Brighter outlook

Britain poised to avoid recession says think tank

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GDP could rise this year says think tank

A think tank believes the UK will avoid tipping into recession this year but a greater number of homes – one-in-four – will struggle to pay rising bills.

The National Institute of Economic and Social Research now says the squeeze on incomes from the energy-driven cost of living crisis and lower government support would combine in 2023 to make it “feel like a recession”.

However, it says Britain’s economy is set to squeeze out 0.2% of GDP growth in 2023, meaning it will swerve a technical reversal – two consecutive quarters of contraction.

The NIESR’s more optimistic projections were driven by expectations that household spending will hold up.

The independent body’s headline numbers for economic growth were far more rosy than recent forecasts by the Bank of England and the International Monetary Fund.

The latter released a report just over a week ago that predicted the UK would be the worst-performing developed economy in 2023, with output falling 0.6%.

Figures due from the Office for National Statistics this Friday are expected to show the economy narrowly avoided a recession at the end of last year after December GDP contracted 0.3%, likely making quarterly growth flat.

Research from the Fraser of Allander Institute shows the Scottish economy is unlikely to return to growth until the end of this year.

The institute now expect a contraction in output to last until September with an exit from recession in the final quarter.

The latest quarterly forecast, published today, is slightly gloomier compared to its previous update in October when it had forecast a 0.6% contraction in 2023 followed by growth of 0.8% in 2024.

The institute now expects the economy to contract by 1% across 2023 before a return to growth of 0.6%, in 2024. It said persistently high inflation, depressed consumer confidence and skills shortages were factors in the tougher outlook.

Professor Mairi Spowage, director of the institute, said: “This means that the economy will be smaller at the end of 2023 than at the start of the year.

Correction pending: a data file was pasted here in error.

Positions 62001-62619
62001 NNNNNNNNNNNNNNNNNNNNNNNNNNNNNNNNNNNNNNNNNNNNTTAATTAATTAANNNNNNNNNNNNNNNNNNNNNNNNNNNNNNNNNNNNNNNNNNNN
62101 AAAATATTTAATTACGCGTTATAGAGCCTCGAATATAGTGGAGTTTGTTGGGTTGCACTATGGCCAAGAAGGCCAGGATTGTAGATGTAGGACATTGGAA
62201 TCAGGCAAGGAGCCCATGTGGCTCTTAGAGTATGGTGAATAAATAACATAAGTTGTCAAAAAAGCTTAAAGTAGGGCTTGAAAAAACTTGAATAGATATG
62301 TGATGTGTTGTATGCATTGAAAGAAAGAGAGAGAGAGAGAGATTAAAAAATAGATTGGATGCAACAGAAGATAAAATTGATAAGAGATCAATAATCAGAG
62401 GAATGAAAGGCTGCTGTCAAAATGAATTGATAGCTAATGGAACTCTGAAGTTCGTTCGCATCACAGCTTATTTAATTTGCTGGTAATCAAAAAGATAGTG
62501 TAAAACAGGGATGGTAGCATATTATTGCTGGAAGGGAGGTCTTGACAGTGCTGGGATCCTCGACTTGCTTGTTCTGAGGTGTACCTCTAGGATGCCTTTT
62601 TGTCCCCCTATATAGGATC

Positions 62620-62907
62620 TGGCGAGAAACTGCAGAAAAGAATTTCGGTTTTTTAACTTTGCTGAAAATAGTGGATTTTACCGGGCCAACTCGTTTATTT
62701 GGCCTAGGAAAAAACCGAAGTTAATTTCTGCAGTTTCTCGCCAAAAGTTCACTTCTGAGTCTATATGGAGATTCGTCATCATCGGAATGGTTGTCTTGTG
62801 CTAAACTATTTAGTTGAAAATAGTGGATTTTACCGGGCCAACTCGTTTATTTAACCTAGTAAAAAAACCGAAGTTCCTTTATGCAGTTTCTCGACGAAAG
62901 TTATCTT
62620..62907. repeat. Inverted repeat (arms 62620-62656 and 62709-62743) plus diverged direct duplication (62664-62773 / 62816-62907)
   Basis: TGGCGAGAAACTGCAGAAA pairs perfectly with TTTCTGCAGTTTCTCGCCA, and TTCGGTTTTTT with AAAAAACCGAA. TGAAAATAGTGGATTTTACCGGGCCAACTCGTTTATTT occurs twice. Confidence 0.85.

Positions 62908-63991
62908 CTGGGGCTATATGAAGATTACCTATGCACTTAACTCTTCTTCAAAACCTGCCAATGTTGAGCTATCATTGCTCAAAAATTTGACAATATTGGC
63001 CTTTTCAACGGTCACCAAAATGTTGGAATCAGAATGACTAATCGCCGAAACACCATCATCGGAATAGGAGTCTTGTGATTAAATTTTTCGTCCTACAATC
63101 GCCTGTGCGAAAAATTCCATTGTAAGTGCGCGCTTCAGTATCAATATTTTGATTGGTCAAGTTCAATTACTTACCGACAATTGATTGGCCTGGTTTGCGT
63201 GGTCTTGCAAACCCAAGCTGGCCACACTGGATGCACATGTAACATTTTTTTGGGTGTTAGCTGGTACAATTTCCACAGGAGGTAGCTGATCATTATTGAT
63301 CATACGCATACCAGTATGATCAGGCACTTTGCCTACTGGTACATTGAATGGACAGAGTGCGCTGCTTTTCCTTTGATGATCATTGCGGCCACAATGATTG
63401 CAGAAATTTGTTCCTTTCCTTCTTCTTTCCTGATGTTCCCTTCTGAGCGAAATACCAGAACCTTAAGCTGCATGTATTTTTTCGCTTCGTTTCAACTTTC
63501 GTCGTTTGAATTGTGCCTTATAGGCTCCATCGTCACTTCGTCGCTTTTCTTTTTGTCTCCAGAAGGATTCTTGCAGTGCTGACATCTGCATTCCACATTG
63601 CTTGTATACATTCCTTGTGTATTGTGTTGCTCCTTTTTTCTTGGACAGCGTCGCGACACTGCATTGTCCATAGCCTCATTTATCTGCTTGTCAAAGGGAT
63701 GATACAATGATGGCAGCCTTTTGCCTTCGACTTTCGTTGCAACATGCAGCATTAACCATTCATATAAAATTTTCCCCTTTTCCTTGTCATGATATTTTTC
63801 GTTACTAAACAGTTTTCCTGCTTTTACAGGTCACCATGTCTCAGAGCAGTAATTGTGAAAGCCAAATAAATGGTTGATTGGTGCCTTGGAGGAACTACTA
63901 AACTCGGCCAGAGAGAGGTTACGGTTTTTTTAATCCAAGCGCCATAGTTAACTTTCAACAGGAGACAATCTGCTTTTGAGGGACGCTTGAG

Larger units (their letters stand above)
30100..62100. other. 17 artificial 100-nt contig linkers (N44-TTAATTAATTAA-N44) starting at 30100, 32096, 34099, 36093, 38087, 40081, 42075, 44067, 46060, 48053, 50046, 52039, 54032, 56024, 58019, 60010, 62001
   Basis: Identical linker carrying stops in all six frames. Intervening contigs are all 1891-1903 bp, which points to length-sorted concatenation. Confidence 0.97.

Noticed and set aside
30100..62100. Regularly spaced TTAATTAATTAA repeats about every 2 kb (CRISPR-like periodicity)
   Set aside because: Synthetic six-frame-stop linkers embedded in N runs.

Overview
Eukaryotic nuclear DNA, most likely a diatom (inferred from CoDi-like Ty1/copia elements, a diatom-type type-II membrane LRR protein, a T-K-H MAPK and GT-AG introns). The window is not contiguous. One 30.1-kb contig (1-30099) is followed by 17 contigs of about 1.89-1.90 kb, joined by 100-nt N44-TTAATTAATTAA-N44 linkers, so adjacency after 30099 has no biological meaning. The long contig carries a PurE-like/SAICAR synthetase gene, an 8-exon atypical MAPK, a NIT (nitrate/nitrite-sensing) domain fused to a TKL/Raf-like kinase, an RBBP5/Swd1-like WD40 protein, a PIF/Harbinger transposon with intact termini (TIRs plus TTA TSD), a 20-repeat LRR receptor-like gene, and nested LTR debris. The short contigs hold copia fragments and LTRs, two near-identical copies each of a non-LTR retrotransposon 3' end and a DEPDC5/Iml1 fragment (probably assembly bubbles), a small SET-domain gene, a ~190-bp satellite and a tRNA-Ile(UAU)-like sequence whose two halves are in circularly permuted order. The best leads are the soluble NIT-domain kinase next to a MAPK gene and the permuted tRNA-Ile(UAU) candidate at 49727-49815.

“More positively, we agree with many other forecasters that there is likely to be growth in the economy towards the end of the year as inflation comes down. However, we need to remember that this only means that prices stop rising quite as quickly, it does not mean that prices will start to fall.”

Separately, Scottish recruiters have seen an upturn in permanent staff hires for the first time in four months, driving further increases in salaries and wages.

Following monthly contractions throughout the last quarter of 2022, the latest data from RBS pointed to a notable rebound in permanent staff appointments across Scotland in January.

Employment law
Hiring for permanent jobs has rebounded

The fresh upturn in permanent staff hires was attributed to improved client demand and new projects. 

Scotland went against the broader UK trend, which recorded a fourth successive monthly decline in permanent placements at the start of 2023.

Temp billings fell across the Scottish private sector again in January, thereby extending the current sequence of reduction to four months.

The decrease in temp billings in Scotland contrasted with a modest upturn across the UK as a whole.

Sebastian Burnside, chief economist at Royal Bank of Scotland, commented: “The data indicates a shift in the market with a preference for permanent staff. However, lingering concerns over the economic outlook and intense cost pressures at firms indicate that recruitment decisions may be under more pressure in the months ahead.”

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